A survey of canines
This weekend my neighbor uploaded a picture to Facebook of the one-year-old golden retriever staying at her house. Within five minutes my sister and I were knocking at her door, falling inside the house and onto the kitchen floor, burying our faces in the wriggling puppy’s golden fur.
It’s no secret that my sister and I are full-blown dog fanatics. My friends have grown accustomed to my squeals of delight as we stroll the Downtown Mall, scouting out cute puppies. Nobody is surprised when I run across the street, kneeling down to meet whatever furry creature has caught my eye. Usually the owners are understanding, and smile at me like one would smile at a small, simple child. Other times, they pull their dogs along, wanting to save them from the crazy girl who is racing toward them, arms open wide.
I’ve always loved dogs, known dogs, and been covered in dog hair. Growing up we always had at least one big muddy-pawed pup jumping on beds and bringing dead animals to the front door. My favorite books from my childhood were from the “Good Dog, Carl” series, where a Rottweiler named Carl takes care of a baby girl when her parents are away. Unfortunately, my mother never left me in my crib with our dog Sophie to babysit, but I would like to think that if she had, Sophie would have done a fine job.
I think I love dogs so much because dogs are not people. People, myself very much included, are always lagging a little behind in some way or another. I’m okay with it — in lacking something, we make room for all the chaotic good stuff to happen in our lives. But sometimes I need an ideal — a certainty. And dogs have never disappointed me.
I used to have a lab-mix named Wally whose head was smaller than his neck; his collar would always slip off because of it, but he never left home long enough for us to worry about his lack of ID. Wally would sleep at the foot of my or my sister’s bed every night for as long as we had him — from elementary school to our senior year of high school. He always managed to lay right on top of my legs so that they would fall asleep, and in the middle of the night I would inevitably wake up and have to angrily nudge him off of me. He would slip down to the floor, grunting, until I fell asleep again. When I woke up in the morning, he was invariably back in his original position, wagging his tail.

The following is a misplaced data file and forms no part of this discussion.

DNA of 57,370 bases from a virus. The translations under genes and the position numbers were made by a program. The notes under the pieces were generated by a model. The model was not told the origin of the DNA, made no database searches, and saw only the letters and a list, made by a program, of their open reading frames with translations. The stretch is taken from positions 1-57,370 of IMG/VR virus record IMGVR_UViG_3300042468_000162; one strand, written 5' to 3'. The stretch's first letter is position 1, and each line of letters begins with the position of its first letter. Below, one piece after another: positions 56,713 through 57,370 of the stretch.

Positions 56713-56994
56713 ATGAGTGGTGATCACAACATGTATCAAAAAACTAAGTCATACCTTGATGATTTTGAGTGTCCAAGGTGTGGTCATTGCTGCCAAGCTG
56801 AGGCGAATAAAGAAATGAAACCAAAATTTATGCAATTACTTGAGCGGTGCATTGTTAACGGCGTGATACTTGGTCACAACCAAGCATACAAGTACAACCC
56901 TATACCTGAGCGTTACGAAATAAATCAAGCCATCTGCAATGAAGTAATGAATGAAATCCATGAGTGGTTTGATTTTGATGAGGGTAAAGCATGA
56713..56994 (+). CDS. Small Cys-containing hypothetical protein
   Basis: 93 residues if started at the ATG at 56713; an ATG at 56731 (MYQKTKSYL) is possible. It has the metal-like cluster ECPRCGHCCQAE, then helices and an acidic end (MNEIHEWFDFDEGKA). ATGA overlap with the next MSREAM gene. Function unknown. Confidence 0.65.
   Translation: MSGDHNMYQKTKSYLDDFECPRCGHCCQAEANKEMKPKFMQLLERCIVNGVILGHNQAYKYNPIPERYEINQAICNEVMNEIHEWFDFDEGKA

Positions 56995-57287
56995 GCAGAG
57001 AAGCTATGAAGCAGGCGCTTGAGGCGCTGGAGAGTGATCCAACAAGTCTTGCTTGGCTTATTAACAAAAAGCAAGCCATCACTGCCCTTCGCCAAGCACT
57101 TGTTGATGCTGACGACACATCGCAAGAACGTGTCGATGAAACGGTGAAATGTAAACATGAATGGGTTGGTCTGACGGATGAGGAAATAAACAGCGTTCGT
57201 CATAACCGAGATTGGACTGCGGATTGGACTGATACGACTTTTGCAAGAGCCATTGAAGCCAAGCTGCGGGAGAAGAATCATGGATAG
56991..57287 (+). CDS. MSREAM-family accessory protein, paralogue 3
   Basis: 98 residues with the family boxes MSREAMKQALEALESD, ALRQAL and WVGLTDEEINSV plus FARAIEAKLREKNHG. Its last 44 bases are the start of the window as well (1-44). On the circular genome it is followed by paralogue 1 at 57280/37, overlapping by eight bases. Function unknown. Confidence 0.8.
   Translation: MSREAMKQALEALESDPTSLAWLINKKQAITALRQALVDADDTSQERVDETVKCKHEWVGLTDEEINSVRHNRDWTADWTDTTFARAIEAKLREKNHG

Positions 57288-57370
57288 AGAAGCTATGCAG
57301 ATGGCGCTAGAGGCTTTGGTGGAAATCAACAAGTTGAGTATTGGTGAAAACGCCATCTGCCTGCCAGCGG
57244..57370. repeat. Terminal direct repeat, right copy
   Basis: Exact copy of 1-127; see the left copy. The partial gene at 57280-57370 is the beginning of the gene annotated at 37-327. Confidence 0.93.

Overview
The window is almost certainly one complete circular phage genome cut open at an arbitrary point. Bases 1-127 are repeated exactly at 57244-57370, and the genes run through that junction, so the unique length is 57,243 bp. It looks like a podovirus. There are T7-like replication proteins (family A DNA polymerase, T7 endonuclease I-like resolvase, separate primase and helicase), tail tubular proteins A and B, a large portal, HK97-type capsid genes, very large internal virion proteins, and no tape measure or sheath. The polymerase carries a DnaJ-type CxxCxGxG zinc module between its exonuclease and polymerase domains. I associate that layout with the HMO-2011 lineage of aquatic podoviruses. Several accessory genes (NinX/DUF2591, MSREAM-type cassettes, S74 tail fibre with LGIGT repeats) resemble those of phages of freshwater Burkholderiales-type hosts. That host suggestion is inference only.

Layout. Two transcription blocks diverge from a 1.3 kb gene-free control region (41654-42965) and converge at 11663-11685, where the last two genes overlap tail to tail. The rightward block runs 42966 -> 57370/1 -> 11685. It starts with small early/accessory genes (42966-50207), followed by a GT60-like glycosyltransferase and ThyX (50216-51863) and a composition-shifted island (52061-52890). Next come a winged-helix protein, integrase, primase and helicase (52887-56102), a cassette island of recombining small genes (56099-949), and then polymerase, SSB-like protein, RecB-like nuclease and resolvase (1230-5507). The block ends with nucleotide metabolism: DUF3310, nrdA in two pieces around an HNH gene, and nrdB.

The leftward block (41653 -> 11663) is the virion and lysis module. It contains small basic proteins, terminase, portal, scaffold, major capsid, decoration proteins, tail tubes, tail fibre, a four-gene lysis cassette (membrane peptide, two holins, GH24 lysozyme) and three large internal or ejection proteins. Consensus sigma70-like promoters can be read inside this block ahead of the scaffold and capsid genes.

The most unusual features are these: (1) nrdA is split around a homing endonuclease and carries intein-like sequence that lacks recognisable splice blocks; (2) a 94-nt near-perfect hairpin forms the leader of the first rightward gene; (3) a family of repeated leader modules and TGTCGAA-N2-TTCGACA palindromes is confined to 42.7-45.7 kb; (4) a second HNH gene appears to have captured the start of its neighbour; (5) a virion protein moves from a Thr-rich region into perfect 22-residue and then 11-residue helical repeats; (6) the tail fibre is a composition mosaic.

When Wally got sick my senior year, he would go lay in our yard or our neighbors’ yard, unable to move once he was down. My father would take a wheelbarrow out and scoop up Wally, and then carry him up our steep front steps so he could sleep inside for the night. He could no longer jump on my bed, so I lay on the floor with him. Wally was simple and wonderful and caring, and I didn’t know how much I loved him until the foot of my bed had an empty space where a big goofy lab used to lay.
This weekend I went to the gym, a coffee shop, a themed party and a few bars. I cried from laughing too hard at my roommates, and I got in a fight with my sister. I waited too long to do my environmental science homework and I officially ran out of groceries. But all I really remember is the dog I met, the one-year-old golden retriever who wagged his whole body — curving his back around my shoulders so we were essentially hugging. The dog who heard a mop fall to the floor and started barking, circling the mop as if it were an armed gunman. The dog who reminded me of my dogs, of all the dogs I’ve ever had. And I forgot about the minor disappointments, about the people who are lagging just a little behind. Because there are good dogs in the world, and that’s all the certainty I need.
Mary Scott’s column runs biweekly Wednesdays. She can be reached at email@example.com.